WASHINGTON -- A federal appeals court, brushing asid complaints of racial bias, upheld yesterday the cocaine conviction of former Washington Mayor Marion S. Barry Jr. but said that the six-month jail term he received must be reconsidered because of errors the judge made in sentencing him.
Mr. Barry was convicted last August of a single misdemeanor count of cocaine possession after a 10-week trial that inflamed local racial tensions and attracted national attention. The jury, reflecting the divisions in the community, acquitted him of a second possession charge but deadlocked on 12 other drug-related counts of possession, conspiracy and perjury, resulting in a mistrial on those charges.
U.S. District Judge Thomas Penfield Jackson then sentenced Mr. Barry to six months in jail, a year's probation and a $5,000 fine.
The three-judge panel of the U.S. Circuit Court of Appeals said yesterday that Judge Jackson was unclear in his use of federal sentencing guidelines and incorrect in deciding that Mr. Barry had obstructed justice in the case.
But the court denied Mr. Barry's request that another judge levy the new sentence. Judge Jackson is expected to resentence Mr. Barry within the next three months.
The result for Mr. Barry could be a lighter jail term, or no jail term at all, and he apparently took heart from that possibility as he spoke to reporters yesterday. "I'm pleased and encouraged by this ruling," he said.
But the appeals court's ruling, contained in a 29-page opinion written by Judge Patricia Wald, also left room for Judge Jackson to levy an identical sentence, as long as he clarifies his methodology and doesn't penalize Mr. Barry for obstruction of justice.
Jay B. Stephens, the U.S. attorney for Washington, focused on that aspect of the decision in his comments, saying in a one-page statement, "The court's decision provides ample support for the trial judge to resentence Mr. Barry to the six-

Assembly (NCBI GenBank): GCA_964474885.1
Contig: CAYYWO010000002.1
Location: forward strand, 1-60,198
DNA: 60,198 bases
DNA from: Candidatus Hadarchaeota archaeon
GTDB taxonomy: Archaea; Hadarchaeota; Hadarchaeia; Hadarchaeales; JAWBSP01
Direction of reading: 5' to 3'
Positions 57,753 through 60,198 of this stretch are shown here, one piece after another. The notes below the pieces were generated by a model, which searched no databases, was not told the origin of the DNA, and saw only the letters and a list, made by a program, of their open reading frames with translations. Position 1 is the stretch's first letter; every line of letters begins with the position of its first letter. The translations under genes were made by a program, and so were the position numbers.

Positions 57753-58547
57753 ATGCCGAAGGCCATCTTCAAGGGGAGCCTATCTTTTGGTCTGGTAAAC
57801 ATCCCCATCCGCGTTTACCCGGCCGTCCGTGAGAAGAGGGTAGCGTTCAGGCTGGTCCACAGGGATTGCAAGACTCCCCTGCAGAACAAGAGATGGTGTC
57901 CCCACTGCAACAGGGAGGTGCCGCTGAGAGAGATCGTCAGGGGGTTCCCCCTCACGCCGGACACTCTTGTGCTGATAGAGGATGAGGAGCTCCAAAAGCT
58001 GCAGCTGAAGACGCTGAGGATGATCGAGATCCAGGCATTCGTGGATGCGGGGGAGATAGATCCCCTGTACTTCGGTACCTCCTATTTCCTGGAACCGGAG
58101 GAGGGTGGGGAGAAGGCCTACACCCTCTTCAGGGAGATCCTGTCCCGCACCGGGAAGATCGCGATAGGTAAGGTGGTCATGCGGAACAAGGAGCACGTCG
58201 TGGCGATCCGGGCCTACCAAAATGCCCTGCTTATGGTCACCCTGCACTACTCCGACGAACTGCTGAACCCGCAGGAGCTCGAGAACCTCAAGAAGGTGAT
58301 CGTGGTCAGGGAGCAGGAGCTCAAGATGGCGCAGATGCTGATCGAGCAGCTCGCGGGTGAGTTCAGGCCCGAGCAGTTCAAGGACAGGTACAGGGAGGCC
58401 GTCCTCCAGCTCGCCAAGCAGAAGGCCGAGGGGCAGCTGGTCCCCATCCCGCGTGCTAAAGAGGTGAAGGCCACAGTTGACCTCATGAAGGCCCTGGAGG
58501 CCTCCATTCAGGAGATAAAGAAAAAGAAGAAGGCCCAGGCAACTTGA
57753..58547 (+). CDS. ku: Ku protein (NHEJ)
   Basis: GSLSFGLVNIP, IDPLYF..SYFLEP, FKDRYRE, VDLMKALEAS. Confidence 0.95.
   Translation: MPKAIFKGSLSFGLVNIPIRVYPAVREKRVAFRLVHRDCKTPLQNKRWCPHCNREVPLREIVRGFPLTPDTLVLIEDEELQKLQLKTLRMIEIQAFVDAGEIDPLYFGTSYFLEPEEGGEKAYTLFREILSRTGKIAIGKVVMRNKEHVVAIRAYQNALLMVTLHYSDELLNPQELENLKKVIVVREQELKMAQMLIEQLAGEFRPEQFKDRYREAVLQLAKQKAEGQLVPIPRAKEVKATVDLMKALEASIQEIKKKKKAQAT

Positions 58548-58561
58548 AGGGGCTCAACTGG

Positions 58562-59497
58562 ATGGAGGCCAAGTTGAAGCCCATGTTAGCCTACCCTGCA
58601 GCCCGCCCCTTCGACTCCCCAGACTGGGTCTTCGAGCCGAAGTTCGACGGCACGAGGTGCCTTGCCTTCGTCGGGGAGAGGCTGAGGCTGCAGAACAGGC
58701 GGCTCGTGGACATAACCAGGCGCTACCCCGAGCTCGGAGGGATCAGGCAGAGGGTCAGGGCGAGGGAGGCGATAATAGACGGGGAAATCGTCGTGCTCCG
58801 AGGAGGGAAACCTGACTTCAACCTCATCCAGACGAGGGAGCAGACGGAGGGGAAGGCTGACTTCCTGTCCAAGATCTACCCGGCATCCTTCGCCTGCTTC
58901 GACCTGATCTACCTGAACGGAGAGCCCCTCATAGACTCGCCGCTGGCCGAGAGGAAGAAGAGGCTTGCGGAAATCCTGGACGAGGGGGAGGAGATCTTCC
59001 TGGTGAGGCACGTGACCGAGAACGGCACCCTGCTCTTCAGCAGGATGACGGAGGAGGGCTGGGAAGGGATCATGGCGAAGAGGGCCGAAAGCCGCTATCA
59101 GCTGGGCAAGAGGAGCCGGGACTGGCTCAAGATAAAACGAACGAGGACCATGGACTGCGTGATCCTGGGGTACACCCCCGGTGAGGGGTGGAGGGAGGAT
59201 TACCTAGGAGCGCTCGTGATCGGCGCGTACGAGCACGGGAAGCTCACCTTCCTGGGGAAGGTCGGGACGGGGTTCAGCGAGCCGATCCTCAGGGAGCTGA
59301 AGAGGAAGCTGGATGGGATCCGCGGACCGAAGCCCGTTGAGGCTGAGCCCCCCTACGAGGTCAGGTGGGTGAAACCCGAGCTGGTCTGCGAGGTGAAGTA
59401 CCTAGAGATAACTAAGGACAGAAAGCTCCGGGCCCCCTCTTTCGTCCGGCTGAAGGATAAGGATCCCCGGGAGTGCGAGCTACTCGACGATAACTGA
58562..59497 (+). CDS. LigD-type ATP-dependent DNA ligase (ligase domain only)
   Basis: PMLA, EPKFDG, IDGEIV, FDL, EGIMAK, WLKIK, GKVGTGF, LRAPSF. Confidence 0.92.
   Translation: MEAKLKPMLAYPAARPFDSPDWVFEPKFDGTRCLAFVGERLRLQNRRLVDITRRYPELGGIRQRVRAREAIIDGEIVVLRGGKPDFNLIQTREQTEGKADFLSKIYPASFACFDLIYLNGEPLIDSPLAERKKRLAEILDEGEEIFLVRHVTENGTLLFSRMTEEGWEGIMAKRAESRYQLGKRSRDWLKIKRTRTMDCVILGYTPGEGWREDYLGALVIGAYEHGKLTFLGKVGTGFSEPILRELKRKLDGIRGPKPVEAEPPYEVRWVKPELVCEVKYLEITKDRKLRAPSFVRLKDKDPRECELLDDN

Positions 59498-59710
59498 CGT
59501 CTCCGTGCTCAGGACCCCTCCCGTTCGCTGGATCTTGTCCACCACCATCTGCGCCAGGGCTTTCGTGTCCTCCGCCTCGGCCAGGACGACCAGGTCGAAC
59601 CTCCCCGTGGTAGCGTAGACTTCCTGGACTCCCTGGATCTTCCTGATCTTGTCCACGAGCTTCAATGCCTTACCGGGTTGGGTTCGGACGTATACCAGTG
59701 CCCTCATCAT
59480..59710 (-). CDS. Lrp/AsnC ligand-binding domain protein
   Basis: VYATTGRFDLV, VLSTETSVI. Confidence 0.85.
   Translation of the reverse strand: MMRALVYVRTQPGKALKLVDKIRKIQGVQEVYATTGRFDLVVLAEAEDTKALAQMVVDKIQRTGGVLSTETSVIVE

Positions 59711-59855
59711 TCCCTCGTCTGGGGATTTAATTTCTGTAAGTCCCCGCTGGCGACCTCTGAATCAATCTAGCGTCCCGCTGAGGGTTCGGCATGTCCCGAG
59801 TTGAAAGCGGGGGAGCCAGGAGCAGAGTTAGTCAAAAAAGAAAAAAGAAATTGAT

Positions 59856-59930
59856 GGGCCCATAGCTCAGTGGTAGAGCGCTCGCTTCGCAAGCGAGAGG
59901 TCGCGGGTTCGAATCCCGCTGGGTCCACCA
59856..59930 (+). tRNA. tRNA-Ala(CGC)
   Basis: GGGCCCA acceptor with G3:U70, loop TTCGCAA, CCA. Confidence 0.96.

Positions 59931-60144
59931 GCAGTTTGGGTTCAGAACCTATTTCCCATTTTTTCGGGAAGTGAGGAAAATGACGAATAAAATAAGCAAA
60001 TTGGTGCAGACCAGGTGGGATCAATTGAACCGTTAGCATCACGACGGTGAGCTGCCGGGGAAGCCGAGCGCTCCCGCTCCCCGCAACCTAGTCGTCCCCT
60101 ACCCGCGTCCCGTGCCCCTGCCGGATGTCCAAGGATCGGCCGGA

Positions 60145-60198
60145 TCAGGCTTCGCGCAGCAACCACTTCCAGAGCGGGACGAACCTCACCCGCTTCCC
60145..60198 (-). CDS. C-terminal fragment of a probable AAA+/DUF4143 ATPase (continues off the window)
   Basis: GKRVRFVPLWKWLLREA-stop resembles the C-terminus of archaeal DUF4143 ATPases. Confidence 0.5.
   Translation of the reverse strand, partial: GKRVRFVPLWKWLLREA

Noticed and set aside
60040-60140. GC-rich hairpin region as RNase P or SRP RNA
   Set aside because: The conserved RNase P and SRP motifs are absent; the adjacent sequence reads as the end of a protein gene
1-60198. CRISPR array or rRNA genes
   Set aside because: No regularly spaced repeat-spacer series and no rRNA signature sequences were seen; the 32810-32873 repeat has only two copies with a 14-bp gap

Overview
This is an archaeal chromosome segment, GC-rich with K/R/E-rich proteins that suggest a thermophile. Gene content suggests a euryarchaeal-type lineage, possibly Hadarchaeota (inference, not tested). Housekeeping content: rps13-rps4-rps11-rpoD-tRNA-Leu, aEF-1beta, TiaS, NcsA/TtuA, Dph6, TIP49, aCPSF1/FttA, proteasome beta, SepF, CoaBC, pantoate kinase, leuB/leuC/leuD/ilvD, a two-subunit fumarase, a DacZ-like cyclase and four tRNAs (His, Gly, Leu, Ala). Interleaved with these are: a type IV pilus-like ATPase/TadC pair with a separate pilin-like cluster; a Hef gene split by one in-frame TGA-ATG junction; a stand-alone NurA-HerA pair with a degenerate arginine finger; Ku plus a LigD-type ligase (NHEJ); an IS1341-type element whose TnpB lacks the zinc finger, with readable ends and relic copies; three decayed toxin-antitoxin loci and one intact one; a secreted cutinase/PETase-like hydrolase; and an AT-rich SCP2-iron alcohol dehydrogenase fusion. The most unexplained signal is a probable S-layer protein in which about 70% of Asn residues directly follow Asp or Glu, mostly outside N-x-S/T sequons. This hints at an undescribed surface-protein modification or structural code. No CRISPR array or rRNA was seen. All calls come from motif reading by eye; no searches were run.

month sentence previously imposed."
Mr. Stephens also pointed out, "Today's court decision squarely confirms Mr. Barry's guilt for illegal cocaine possession."
Since the trial, Mr. Barry's fortunes have continued to fade. He decided not to run for re-election, choosing instead to try for one of two at-large seats on the District of Columbia City Council. But he finished a distant third in the voting, and he is now said to be pursuing private business opportunities.
His attorneys sought to overturn his conviction on two grounds. First, they said, the evidence against him was too imprecise. They pointed out that the lone witness to the alleged possession, a friend of Mr. Barry's named Doris Crenshaw, could not remember which month she used cocaine with him, although the charge specified that he had used the drug "on or about" Nov. 7-10.
The court said that other evidence -- such as phone records, Ms. Crenshaw's previous testimony before the grand jury and other recollections that helped narrow down the possible dates -- was sufficient to overcome the uncertainty.
The court also rejected Mr. Barry's claims that Judge Jackson was biased against him. Mr. Barry's attorneys had argued that Judge Jackson betrayed his bias by, among other things, barring Black Muslim leader Louis Farrakhan from the courtroom during the trial, after saying that Mr. Farrakhan's presence "would be potentially disruptive."
The appeals court had already chastised Judge Jackson for barring Mr. Farrakhan, ruling in a quickly delivered opinion during the trial that the judge should reconsider. Judge Jackson responded by admitting Mr. Farrakhan to the courtroom.
But that didn't mean that Judge Jackson was biased against Mr. Barry, the court ruled, and the opinion yesterday concluded, "The record in no way supports Barry's claims that the court harbored a racial or personal bias against Barry or that the court based Barry's sentence on anything other than what it learned during its participation in the case."